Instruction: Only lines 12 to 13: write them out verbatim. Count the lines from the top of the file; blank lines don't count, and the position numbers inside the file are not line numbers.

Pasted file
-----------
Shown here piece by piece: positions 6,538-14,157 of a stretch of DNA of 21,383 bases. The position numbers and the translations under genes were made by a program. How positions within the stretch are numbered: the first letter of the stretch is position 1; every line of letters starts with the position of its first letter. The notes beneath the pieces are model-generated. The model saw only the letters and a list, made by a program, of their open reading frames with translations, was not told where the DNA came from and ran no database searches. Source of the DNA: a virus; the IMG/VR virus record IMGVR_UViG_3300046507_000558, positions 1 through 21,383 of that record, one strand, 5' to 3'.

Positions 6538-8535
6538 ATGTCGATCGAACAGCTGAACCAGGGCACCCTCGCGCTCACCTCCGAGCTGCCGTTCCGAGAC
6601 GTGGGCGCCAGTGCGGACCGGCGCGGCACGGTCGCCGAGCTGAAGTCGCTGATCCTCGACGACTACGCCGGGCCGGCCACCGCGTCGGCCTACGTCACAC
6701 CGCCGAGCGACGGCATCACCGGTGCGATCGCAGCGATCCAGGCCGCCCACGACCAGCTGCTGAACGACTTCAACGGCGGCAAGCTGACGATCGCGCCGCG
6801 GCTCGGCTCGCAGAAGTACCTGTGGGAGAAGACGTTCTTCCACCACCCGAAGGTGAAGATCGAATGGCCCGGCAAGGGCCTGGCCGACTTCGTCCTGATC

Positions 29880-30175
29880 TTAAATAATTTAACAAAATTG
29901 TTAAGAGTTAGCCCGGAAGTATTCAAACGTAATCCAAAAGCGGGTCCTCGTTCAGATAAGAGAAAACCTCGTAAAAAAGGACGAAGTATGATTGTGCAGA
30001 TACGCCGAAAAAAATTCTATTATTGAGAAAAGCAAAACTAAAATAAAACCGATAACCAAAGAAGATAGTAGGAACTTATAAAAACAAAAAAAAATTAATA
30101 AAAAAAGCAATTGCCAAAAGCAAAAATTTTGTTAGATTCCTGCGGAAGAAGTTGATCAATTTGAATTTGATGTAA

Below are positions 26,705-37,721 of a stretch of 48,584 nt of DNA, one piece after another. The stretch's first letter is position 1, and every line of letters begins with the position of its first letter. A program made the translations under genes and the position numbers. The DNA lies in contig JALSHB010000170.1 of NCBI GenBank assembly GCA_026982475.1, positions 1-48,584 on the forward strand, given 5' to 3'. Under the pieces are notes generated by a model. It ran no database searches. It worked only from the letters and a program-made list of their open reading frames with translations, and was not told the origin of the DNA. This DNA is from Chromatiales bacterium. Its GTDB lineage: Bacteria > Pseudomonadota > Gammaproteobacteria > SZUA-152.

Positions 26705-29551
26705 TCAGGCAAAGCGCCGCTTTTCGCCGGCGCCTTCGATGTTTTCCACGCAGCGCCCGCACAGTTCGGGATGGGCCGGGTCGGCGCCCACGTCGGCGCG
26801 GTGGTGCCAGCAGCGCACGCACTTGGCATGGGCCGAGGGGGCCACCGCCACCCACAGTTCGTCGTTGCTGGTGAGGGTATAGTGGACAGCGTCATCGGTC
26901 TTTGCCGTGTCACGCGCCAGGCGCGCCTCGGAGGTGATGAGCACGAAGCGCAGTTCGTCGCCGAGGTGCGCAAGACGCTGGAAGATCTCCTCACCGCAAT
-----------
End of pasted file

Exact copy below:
Below are positions 26,705-37,721 of a stretch of 48,584 nt of DNA, one piece after another. The stretch's first letter is position 1, and every line of letters begins with the position of its first letter. A program made the translations under genes and the position numbers. The DNA lies in contig JALSHB010000170.1 of NCBI GenBank assembly GCA_026982475.1, positions 1-48,584 on the forward strand, given 5' to 3'. Under the pieces are notes generated by a model. It ran no database searches. It worked only from the letters and a program-made list of their open reading frames with translations, and was not told the origin of the DNA. This DNA is from Chromatiales bacterium. Its GTDB lineage: Bacteria > Pseudomonadota > Gammaproteobacteria > SZUA-152.

Positions 26705-29551